When you’re a kid, Christmas is all about waking up way too early, hassling your coffee-deprived parents from 5am onwards, and ripping your way through metres and metres of wrapping paper. When you’re an adult, Christmas is all about hosting your entire family, figuring out how to feed everyone, and tidying up the metres and metres of wrapping paper your kids just tore through. Trying to declutter after Christmas without having a meltdown is no easy feat.
Decluttering after Christmas isn’t so bad, if you tackle it in chunks. Here’s our suggested plan of attack… once you’ve let the food settle in your stomach, and gotten your extended family well and truly out of the house.
Conquer the Wrapping Paper Mountain
No one can think straight with all that stickytape lying around. Don’t forget all the torn up wrapping paper creating a hellmouth on your living room floor, and the infinite ribbons you’re holding onto for next year.
Before you get any Christmas decluttering done, you need to conquer the mess under the tree. That includes:
- Wrapping paper
- Christmas cards
- Excess ribbon
- Stickytape aftermath
- Boxes your Christmas gifts came in
- Boxes those boxes were shipped in (thanks, online shopping)
Depending on what type of wrapping paper it is, you can recycle it. You can usually find out if your wrapping paper is recyclable by checking the label, or looking it up. It’s worth sticking what you can into the back of your car and hauling it to your local recycling centre. Filling your yellow bin up week by week with Christmas rubbish isn’t worth it.
Christmas tip! Ribbons are worth hanging on to, because they can live in a designated drawer. Wrapping paper is not. Don’t bother trying to iron out the crinkles.
Cleanse Yourself of Christmas Decorations
Keeping your Christmas lights untangled is a lot like trying not to cry while you cut onions. There are hacks to try to keep the tears away, but they’re all myths. You just have to learn to love the process… or at least grin and bear it.
Make your life easier by:
- Creating a logical home for different types of decorations. This makes them easier to find, and less likely to get tangled up.
- Wrapping your lights around something. Like a piece of cardboard. We don’t recommend wrapping your lights in a ball and throwing them into a box… as tempting as that might be.
- Storing your Christmas decorations well out of the way. Either in a TAXIBOX or under the house. You definitely don’t want to see them again until next year. Trust us on this one.
Christmas tip! Convince your kids that untangling the Christmas lights is a game. Whoever untangles the fastest wins (if you manage to achieve this, you win at parenting).
Out with the Old, In with the Replacements
After however many years of Christmas gift giving, you’re bound to have a few double-ups. There’s no point hanging onto two of everything and cluttering your house up. It’s time to say your goodbyes. Treat it as a survival of the fittest, if you will – old belongings vs. new, gifted belonings. Who comes out on top?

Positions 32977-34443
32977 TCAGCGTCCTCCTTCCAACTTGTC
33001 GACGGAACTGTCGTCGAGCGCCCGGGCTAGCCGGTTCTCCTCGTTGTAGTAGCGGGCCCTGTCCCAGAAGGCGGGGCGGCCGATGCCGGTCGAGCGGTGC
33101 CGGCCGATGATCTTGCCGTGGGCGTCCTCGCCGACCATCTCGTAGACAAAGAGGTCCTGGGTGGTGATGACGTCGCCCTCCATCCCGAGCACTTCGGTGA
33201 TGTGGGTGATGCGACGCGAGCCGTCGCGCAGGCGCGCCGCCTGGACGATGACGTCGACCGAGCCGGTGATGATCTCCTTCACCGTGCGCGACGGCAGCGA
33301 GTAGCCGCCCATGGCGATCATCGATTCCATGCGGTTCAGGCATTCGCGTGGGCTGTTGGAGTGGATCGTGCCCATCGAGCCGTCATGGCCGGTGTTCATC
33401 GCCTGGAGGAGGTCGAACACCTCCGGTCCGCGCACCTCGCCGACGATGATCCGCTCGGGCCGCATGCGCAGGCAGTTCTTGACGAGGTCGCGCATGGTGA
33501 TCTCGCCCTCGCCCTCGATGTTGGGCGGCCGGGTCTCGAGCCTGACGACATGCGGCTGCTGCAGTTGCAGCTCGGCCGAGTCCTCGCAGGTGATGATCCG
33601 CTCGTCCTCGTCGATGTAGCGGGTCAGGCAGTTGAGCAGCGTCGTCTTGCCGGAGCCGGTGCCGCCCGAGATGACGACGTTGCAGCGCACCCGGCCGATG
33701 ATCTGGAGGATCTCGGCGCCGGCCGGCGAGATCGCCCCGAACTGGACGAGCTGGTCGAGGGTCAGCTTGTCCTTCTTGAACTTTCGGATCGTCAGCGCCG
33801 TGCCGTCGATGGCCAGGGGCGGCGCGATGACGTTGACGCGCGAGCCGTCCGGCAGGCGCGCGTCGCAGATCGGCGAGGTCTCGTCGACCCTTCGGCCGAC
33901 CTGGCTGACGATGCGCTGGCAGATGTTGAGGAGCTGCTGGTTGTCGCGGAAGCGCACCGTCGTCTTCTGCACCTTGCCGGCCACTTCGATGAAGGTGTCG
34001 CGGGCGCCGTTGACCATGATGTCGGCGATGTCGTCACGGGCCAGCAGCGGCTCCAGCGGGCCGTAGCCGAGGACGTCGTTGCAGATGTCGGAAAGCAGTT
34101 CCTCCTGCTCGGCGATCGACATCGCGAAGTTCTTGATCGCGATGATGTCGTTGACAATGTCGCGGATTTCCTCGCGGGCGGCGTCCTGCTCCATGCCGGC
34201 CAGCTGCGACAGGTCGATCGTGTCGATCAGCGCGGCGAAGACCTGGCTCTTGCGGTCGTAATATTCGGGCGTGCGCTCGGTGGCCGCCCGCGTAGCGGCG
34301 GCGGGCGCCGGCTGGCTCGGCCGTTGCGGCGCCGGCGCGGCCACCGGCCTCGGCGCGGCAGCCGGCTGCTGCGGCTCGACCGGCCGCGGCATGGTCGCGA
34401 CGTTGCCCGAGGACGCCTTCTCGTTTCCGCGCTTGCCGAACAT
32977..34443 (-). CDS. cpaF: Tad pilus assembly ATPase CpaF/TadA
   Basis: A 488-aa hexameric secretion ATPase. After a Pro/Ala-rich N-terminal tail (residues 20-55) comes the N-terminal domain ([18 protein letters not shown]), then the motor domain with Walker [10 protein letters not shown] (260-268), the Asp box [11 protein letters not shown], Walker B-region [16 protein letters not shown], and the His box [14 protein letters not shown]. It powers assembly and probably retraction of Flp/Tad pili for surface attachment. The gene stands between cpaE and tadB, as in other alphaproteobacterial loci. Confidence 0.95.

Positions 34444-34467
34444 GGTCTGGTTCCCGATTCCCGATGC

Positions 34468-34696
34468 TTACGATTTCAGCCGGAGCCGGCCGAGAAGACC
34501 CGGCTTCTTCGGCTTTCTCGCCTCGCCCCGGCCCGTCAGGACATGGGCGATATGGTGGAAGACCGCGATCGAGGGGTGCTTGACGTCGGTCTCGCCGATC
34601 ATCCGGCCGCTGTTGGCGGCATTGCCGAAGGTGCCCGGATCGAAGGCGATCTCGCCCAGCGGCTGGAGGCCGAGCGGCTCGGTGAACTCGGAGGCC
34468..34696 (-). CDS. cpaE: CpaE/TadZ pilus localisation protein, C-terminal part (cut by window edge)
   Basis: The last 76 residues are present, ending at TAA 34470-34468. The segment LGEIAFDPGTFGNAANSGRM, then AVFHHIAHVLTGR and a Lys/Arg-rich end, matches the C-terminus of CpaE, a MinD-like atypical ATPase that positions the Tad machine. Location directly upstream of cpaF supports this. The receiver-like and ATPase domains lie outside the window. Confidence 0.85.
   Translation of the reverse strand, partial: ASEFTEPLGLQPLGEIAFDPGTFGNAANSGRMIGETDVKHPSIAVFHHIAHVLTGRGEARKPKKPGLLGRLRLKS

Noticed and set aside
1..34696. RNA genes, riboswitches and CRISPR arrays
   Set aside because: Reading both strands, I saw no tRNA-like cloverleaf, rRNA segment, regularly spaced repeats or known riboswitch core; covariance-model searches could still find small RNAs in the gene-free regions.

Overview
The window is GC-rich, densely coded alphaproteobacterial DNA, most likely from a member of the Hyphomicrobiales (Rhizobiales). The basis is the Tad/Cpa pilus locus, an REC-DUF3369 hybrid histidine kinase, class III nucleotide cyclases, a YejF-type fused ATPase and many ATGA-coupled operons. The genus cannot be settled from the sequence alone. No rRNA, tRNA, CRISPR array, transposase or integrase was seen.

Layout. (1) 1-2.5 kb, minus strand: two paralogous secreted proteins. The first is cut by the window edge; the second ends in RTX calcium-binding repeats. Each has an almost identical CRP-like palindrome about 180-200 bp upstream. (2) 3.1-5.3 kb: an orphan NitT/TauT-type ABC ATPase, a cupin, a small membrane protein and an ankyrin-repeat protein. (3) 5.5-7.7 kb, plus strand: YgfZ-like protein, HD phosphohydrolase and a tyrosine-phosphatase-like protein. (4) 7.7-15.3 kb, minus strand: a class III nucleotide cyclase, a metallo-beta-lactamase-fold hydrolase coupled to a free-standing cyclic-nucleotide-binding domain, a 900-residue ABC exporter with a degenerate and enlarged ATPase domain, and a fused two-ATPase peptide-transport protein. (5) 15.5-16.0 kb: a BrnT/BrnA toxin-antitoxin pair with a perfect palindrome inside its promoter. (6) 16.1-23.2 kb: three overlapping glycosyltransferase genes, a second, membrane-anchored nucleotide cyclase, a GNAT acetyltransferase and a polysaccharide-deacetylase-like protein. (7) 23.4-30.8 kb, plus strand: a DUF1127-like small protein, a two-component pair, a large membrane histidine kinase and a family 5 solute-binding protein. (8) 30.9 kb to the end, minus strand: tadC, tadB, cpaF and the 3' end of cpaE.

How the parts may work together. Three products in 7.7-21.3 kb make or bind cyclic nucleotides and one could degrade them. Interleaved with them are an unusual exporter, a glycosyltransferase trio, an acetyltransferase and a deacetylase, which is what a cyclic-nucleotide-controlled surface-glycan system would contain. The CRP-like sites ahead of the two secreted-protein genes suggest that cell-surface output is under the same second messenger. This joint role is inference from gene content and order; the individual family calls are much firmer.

Go through your post-Christmas haul and consolidate. Make some comparisons to make your judgement calls. If it’s an upgrade, it’s a no-brainer (i.e. the new pepper grinder is battery-powered and perfect for your lazy, pepper-y pasta nights, you know what to do).
Try your best to keep only the things you actually like. If you’re finding it hard to live with only one pepper grinder in your life, you can always use a TAXIBOX to store all the old things you’re sentimental about. No judgement here.
Say Goodbye to the Leftovers
Don’t lie to yourself. You’re never going to get through all the food. You can only live off leftovers for so long. As a general rule: your leftovers shouldn’t outlive your Christmas decorations coming down. By the time New Years rolls around, the Christmas lunch festering in your fridge should be long gone.
While you’re saying farewell to the Christmas pudding and Gingerbread dregs, cleanse your kitchen a little. Store:
- Christmas cookie cutters (‘til next year)
- Electric meat carvers
- Festive dinnerware
- Chunky appliances you only drag out when you’re cooking for your entire family
Christmas tip! Want to avoid food waste? Make your guests take leftovers home with them. That way, you look like a nice host, and you don’t end up having to find another home for all that food (in the bin) later.
Regift the Gifts From Your Second Cousin
Your second cousin has only met you twice in your life. You can’t blame him – how was he supposed to know you wouldn’t want the kitten tapestry he got you? You don’t want to hurt his feelings, but you don’t want to actually keep it in your house, either. It’s regifting time.
Use the framework of “regifting” generously:
- Regift to a friend
- Regift to someone in need
- Regift to your next garage sale goers
- Regift to your your curb (for the next hard rubbish collection)
- Regift to your TAXIBOX (you never know, one day you might wake up and wish you’d hung onto all those novelty mugs)
Christmas tip! If you don’t want to accumulate gifts that you’re inevitably going to regift, set up a Secret Santa to limit the amount of gifts going around. Other option is to only invite people you actually know and like to your Christmas party, and upset most of your extended family. Choose wisely.
If you haven’t noticed already, there’s one trick that applies to all of these tips: to truly declutter after Christmas, you have to get the stuff out of your life, and put it all somewhere else. Hide all that holiday stuff in a TAXIBOX. It’ll make the festive season a lot less messy next year.
Squeezing your way around your Christmas clutter in your garage everyday of the year? No thanks. You’d much rather look forward to visiting your TAXIBOX once a year when the holidays roll around, right?